Country music is having a surge in popularity across the globe, and some of its biggest fans are in Africa. Despite its association with rural whiteness, it has always resonated with Africans, likely due in part to the genre’s being rooted in many African musical traditions. Country music has borrowed heavily from Black sources since it was created in the 1920s – a pattern that continued over decades. But efforts to correct this have been gaining ground. From grassroots initiatives such as the Black Opry, SoulCountry and Country Queer, to the success of country-adjacent acts such as Allison Russell, there is an appetite for reimagining country and reconnecting it to its true roots. The history of African country music is largely uncharted. When you piece together the fragments, a long and rich musical relationship begins to emerge. It starts in the 1930s, according to writer Jesse Jarnow, and differs hugely across the continent. But in southern Africa, the seed was planted with the screening of westerns for workers in colonial mining towns. Singing cowboys arrived later, their songs quickly becoming a radio staple alongside Jimmie Rodgers, country music’s first star.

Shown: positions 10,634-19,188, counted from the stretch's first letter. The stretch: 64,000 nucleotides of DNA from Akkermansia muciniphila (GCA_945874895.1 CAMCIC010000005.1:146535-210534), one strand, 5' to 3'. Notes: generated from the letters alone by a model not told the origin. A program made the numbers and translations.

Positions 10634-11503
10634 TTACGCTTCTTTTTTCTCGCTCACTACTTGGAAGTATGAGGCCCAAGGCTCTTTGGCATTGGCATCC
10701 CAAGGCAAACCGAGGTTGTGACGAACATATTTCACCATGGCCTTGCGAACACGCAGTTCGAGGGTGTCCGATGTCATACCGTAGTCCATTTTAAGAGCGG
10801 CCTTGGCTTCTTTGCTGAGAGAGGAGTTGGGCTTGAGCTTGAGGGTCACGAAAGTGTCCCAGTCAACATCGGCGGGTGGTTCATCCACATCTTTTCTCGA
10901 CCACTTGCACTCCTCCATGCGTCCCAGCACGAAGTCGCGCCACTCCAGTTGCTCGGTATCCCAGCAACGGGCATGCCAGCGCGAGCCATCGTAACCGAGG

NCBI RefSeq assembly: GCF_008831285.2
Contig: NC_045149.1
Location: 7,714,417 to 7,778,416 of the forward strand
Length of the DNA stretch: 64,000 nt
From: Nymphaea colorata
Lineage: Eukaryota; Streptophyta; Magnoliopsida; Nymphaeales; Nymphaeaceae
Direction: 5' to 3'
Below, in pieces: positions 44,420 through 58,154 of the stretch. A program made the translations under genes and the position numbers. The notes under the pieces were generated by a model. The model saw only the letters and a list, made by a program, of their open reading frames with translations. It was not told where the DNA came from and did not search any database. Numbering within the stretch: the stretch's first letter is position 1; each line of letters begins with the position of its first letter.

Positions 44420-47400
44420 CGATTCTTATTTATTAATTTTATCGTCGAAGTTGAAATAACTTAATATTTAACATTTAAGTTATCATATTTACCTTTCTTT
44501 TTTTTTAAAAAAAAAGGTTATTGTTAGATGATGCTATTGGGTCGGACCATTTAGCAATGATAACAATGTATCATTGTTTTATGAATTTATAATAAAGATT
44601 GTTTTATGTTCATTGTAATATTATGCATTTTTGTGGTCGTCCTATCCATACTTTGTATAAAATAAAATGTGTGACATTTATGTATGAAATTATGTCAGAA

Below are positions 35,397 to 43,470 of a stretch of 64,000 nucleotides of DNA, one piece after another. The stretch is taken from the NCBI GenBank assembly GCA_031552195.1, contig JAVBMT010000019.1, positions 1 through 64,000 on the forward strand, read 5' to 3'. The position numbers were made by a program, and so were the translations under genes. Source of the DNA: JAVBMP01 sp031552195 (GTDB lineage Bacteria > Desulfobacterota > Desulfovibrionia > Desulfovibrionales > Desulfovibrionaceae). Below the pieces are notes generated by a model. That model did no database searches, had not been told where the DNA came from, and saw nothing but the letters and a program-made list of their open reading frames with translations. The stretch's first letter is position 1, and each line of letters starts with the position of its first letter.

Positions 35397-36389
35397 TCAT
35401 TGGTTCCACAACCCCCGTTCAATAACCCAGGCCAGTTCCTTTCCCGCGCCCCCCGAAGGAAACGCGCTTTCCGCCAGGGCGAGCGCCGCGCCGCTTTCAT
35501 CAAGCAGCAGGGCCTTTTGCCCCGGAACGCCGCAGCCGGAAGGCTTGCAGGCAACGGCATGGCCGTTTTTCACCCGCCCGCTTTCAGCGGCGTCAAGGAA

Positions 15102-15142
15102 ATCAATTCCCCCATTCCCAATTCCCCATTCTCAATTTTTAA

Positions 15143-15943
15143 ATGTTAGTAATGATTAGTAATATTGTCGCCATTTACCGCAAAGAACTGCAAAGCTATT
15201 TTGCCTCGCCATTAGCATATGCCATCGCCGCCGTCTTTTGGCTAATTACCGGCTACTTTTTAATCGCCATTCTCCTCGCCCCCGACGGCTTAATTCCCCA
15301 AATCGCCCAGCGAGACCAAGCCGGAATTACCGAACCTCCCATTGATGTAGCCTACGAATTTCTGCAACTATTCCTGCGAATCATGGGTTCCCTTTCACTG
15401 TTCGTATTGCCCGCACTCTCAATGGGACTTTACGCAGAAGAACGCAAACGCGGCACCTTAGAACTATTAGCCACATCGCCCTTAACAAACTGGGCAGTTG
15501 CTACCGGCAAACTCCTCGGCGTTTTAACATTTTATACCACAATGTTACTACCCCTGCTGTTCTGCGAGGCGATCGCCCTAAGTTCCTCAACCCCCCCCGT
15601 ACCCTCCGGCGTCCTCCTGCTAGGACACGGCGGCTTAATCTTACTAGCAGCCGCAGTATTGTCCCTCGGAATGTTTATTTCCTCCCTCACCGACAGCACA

SOURCE: THE GUARDIAN